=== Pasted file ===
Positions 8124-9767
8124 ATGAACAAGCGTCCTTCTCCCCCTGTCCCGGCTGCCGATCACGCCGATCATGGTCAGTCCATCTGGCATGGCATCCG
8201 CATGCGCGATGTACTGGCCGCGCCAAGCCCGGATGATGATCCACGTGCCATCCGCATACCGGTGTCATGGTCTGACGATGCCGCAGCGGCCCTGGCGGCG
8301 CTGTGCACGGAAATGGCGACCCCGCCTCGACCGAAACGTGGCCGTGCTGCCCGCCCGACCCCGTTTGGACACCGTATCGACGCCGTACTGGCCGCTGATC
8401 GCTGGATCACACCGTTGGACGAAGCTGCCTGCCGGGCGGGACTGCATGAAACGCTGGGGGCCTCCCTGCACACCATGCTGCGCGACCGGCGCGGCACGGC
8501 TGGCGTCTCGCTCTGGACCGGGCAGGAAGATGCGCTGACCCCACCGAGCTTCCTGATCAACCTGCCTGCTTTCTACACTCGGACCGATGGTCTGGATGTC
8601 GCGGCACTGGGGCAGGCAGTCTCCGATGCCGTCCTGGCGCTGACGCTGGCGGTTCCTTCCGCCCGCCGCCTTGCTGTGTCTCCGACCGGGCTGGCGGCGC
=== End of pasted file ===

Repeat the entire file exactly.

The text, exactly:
Positions 8124-9767
8124 ATGAACAAGCGTCCTTCTCCCCCTGTCCCGGCTGCCGATCACGCCGATCATGGTCAGTCCATCTGGCATGGCATCCG
8201 CATGCGCGATGTACTGGCCGCGCCAAGCCCGGATGATGATCCACGTGCCATCCGCATACCGGTGTCATGGTCTGACGATGCCGCAGCGGCCCTGGCGGCG
8301 CTGTGCACGGAAATGGCGACCCCGCCTCGACCGAAACGTGGCCGTGCTGCCCGCCCGACCCCGTTTGGACACCGTATCGACGCCGTACTGGCCGCTGATC
8401 GCTGGATCACACCGTTGGACGAAGCTGCCTGCCGGGCGGGACTGCATGAAACGCTGGGGGCCTCCCTGCACACCATGCTGCGCGACCGGCGCGGCACGGC
8501 TGGCGTCTCGCTCTGGACCGGGCAGGAAGATGCGCTGACCCCACCGAGCTTCCTGATCAACCTGCCTGCTTTCTACACTCGGACCGATGGTCTGGATGTC
8601 GCGGCACTGGGGCAGGCAGTCTCCGATGCCGTCCTGGCGCTGACGCTGGCGGTTCCTTCCGCCCGCCGCCTTGCTGTGTCTCCGACCGGGCTGGCGGCGC